score:2

You could create a dictionary for the version comments and use it to simplify the population of the output's Comments property.

The suggestion below is based on the assumption that for each Version's collection of records associated with the target UserId, there is:

  • exactly one record for a change in the "Comments" column
  • at least one record for a change in any other column

I have marked all changes made to the original code with comments.

var query = context.UserChangeLogs
    .Where(u => u.UserId == 100)
    .OrderByDescending(p => p.Version); //latest version data first
    .ToList();

// ADDED
const string CommentsColumn = "Comments";

// ADDED
// Dictionary associating the version comment with the ID of the first record for the version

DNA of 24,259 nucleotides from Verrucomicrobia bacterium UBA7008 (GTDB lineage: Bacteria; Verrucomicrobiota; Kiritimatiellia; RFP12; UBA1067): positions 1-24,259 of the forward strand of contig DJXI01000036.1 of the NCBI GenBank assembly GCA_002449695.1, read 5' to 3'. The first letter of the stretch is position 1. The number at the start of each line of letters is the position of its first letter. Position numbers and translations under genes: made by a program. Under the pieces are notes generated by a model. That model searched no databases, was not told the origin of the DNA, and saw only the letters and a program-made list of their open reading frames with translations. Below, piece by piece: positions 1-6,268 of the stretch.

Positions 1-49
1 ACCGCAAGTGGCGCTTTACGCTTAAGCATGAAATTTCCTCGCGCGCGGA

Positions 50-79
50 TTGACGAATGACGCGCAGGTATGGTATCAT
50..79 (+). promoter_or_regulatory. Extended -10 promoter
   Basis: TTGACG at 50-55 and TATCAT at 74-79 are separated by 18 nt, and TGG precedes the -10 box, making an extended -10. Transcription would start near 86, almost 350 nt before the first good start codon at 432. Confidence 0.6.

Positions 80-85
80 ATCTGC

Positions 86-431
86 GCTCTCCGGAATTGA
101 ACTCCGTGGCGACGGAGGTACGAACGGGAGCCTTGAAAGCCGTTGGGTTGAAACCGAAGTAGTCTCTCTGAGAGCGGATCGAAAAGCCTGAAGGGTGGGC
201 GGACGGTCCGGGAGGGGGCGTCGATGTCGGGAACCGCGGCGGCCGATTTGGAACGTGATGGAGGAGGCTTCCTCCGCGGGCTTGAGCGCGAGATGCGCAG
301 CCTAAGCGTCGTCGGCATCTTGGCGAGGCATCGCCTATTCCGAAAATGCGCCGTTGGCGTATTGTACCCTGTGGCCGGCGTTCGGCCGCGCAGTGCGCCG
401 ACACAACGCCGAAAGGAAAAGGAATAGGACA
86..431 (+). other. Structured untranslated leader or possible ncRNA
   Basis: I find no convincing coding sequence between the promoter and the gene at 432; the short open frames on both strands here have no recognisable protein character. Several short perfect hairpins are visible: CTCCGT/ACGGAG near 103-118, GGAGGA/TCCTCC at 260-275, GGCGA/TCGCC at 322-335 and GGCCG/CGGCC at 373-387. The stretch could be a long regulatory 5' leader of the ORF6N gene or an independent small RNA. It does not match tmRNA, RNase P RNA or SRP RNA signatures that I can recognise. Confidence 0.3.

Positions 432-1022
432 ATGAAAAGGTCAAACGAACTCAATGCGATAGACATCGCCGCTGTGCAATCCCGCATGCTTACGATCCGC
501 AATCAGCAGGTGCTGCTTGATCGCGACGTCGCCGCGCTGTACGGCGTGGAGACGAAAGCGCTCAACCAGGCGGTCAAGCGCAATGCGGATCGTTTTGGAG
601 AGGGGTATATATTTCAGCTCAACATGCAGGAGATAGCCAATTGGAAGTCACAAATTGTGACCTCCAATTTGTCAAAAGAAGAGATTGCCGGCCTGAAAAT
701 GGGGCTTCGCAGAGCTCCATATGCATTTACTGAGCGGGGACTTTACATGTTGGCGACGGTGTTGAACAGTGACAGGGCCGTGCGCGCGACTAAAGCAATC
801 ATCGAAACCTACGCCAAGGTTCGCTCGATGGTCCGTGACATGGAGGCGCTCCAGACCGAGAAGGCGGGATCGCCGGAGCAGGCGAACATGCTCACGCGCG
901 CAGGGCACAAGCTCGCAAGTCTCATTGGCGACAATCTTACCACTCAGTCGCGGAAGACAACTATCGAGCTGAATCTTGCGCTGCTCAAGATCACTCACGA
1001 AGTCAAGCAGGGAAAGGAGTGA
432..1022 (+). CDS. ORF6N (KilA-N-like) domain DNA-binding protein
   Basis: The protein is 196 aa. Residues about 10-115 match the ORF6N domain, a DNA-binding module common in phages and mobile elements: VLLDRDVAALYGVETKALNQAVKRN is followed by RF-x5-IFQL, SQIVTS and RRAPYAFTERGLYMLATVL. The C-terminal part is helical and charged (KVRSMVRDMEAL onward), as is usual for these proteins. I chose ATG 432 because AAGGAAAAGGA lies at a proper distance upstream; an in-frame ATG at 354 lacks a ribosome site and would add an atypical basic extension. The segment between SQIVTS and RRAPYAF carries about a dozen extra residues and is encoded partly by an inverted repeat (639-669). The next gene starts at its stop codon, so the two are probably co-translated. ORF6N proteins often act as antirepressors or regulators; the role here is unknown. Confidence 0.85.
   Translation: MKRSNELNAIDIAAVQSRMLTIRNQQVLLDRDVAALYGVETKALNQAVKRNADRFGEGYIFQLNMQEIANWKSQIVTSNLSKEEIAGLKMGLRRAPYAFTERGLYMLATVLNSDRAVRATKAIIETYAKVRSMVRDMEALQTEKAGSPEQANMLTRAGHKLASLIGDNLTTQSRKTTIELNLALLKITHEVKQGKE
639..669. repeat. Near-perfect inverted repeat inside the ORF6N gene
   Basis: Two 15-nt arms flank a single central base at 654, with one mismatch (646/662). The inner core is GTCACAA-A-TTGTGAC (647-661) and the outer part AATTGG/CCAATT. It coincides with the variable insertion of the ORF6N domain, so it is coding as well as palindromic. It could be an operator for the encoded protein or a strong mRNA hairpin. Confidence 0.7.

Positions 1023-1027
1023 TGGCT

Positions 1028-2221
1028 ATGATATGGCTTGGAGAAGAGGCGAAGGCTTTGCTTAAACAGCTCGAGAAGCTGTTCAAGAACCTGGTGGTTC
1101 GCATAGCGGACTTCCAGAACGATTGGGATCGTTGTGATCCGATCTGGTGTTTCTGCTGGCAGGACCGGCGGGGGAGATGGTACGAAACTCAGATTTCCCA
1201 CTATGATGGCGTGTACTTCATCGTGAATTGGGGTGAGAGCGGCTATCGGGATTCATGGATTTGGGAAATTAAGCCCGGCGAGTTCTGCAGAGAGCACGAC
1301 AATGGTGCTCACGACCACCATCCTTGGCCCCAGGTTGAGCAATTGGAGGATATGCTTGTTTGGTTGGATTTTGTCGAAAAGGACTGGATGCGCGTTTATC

var commentForRecordWithId = query
    .GroupBy(entry => entry.Version)
    .ToDictionary(
        gr => gr.First(entry => entry.Column != CommentsColumn).Id, 
        gr => gr.First(entry => entry.Column == CommentsColumn).UpdatedValue);

var output = query
    .Where(a => a.Column != CommentsColumn) // ADDED - we don't want the Comments column change records in output
    .Select(a => new UserChangeLogsPOCO
    {
        Id = a.Id,
        Version = a.Version,
        Column = a.Column,
        OriginalValue = a.OriginalValue,
        UpdatedValue = a.UpdatedValue,
        // CHANGED:
        Comments = commentForRecordWithId.ContainsKey(a.Id)
            ? commentForRecordWithId[a.Id]
            : null
    }).ToList();

EDIT: The code above also assumes that the context.UserChangeLogs is in chronological order, i.e. ordered by Id, at the time the query variable is assigned.


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